Teamwork and Flavors of Agile

May 29, 2009

We have three Agile teams in our company, with each team managing a different product and each with its own distinct “flavor” of Agile. The general process that the teams follow is identical, but each team definitely has its own look and feel.

Some of the differences were expressed during an exercise we conducted to define what a high-performing team should look like. Each Agile team and the management team went through the exercise in the spirit of continual self-assessment and improvement.

We found that there was general agreement in what everyone thought a high-performing team should look like, although some things were expressed in different ways. In general, everyone had the following categories addressed in their list:
  • Commitment
  • Transparency
  • Accountability
  • Respect
  • Trust
  • Self-Determining
  • Collaboration
  • Communication
As I discuss the details, there is an important factor to keep in mind: Each team not only handles different products, but each team is handling products that are in very different stages of the product life cycle. To set the stage for you:
  • Team A handles our proven/in-production (numerous implementations), stable, full-featured, legacy product.

  • Team B handles a much newer product (few implementations in production) just entering the market.

  • Team C is designing and developing an early-stage product that has high-level objectives, but is wide open in terms of the specifics needed to meet those objectives.
This led to some interesting differences in the actual specifics put forth by each team in some areas. I’ve noted the a few key categories and the comments related to each made by the management team and the Agile teams in the tables below.



Individual and team commitments are met.

All team members are contributing, including taking the lead on one or more tasks.

Team A

Meets daily commitments.

Team B

Attitude, dedication.

Team C

Individuals are highly motivated.




Each team has a working agreement and lives up to that agreement.

Push back to stakeholders on issues with resources (being pulled off) and estimates.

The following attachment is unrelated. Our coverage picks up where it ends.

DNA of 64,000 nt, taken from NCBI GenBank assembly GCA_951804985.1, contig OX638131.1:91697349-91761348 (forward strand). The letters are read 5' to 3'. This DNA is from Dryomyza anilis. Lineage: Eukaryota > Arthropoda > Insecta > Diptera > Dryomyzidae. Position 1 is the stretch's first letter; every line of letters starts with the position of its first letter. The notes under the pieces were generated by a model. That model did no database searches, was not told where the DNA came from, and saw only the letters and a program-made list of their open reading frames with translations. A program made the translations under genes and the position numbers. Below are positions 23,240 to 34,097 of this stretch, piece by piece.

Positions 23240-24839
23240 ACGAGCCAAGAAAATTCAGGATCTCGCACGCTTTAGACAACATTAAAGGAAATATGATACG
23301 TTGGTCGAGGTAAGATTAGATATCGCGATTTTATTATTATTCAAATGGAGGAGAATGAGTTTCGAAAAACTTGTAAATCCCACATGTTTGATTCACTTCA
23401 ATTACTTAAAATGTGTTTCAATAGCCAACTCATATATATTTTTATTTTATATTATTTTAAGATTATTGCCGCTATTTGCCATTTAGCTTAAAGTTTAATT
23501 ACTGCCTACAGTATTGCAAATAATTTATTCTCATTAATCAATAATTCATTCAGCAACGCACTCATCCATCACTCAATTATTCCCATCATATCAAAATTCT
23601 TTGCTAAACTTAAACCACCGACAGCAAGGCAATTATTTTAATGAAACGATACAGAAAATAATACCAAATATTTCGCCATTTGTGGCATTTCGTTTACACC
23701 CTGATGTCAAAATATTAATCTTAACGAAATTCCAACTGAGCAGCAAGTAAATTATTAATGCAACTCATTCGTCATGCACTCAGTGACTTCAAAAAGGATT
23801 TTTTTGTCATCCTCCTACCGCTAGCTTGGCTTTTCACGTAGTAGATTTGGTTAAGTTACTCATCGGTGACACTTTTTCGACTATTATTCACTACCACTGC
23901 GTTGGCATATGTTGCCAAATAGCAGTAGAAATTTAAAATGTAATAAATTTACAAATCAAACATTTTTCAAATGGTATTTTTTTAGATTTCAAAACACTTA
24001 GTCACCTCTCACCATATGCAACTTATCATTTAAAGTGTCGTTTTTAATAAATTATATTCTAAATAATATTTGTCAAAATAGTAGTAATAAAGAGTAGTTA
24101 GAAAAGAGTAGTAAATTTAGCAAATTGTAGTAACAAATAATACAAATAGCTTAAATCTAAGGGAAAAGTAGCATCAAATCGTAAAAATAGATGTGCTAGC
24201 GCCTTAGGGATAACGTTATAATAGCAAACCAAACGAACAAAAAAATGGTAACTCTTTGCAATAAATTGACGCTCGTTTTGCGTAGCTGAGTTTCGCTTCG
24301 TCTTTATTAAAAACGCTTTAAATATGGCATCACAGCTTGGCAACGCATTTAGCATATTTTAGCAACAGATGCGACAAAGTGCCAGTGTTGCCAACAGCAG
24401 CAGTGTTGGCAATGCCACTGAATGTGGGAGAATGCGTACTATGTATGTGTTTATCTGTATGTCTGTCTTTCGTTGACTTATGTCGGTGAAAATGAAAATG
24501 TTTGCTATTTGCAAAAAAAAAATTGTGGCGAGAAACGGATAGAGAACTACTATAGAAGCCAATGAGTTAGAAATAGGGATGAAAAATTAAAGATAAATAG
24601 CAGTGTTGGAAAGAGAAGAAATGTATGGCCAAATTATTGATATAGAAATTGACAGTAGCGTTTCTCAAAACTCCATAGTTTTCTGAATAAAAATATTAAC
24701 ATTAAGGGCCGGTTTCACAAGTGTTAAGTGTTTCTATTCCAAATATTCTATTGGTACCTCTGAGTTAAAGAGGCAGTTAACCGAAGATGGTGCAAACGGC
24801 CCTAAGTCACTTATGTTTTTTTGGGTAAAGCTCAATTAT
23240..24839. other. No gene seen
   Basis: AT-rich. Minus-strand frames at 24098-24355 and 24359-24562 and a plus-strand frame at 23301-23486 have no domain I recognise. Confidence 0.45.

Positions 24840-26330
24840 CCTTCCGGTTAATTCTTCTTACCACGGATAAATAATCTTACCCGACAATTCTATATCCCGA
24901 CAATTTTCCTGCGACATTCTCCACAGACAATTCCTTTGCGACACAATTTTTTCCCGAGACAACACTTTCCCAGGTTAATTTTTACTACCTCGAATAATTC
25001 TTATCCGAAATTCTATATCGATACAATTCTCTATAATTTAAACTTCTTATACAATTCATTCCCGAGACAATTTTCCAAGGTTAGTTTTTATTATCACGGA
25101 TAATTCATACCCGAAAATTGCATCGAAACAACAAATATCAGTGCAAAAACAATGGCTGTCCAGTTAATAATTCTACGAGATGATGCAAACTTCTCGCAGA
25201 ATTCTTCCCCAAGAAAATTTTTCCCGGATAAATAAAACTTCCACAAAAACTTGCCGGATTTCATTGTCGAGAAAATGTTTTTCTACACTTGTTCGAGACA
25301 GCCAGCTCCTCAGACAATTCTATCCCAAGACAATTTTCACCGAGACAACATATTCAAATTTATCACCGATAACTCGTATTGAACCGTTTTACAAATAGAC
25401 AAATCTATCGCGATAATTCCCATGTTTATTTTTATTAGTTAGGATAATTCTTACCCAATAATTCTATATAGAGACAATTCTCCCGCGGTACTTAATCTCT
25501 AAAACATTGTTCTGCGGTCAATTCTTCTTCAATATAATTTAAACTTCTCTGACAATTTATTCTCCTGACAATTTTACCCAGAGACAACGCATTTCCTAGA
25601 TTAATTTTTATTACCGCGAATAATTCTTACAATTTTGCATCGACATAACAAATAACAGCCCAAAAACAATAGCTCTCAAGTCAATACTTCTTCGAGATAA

All team members are self-directed.

Team A

Reviewing working agreement regularly.

Individual initiative.

Team B

Minimal outside influence, not micromanaged.

Input into product direction.

Team C

Involved in all aspects of the product (development, QA, marketing, demos, etc.).

Team feels like they own the product.




Teammates assist one another, even if it means operating outside their respective area of expertise.

Team A

Assists team members with road blocks.

Team B

Work together well, creatively, and with a common goal.

Pitching in when & where needed, no “not my job” attitudes.

Team C

High level of collaboration.

Flexibility – no defined roles.

Are the differences a result of the personalities involved with each team, or are the differences the result of the product life cycle driving the perceived needs of team?

I say both. The personalities of Team C are those of people who need to define and shape a product, requiring a high level of technical competence along with the ability and desire to deal with ambiguity; this in turn requires a high degree of interaction and collaboration. And I hope that based on the comments that I’ve provided, you can determine that they have a strong sense of ownership, due to the fact that the product is the direct result of their input and efforts.

Would these same people succeed with the more structured care and feeding of our legacy product? Yes. Would they enjoy it? No. Would I retain them for long? I doubt it.

It may be difficult to discern from the comments that I’ve provided, but Team A does have a sense of ownership as well, but not in the same way as Team C. Our legacy product is the result of years of effort by a lot a people, many of whom are no longer with the company. There is a historical sense of ownership and Team A takes pride in their work, but the product is well-defined at this point. The needs of Team A’s product are very different from that of Team C.

Team B is clearly in that middle ground. The product that they are responsible for has demands for new features, although far less in terms of volume when it was our new product in design and development. Team B wants input into product direction, but they didn’t articulate the desire to be “involved in all aspects of the product” like Team C did. Team B’s sense of ownership is grounded to the relative life cycle stage of the product.

The management team – having embraced Agile development – wants to see teams be accountable and successful. The focus is on the teams and results, and as you can see from one comment, “All team members are contributing, including taking the lead on one or more tasks,” the management perspective is derived from experience that includes the notion that in order for certain things to be accomplished, someone has to be responsible for it, to own it. And teams and individuals should own their tasks.

The management team also recognized that teams need to push back when appropriate – particularly if the agreed-upon deadlines are impacted due to resources being pulled (something we strive to avoid). We also expect candid conversations around our target dates, particularly seeking to avoid the all too common scheduling technique of “Here’s the date we have in mind, now work backwards when creating your project plan.”

My takeaway here is that the needs of one project or product will attract certain personalities that are suited for the needs of that project/product. The team dynamics and working norms will vary, in part because of the people involved, and in part due to the nature of the work involved. Even though we have a defined process and approach to development, we do have distinct flavors. As long as we’re achieving results, I certainly can embrace the differences.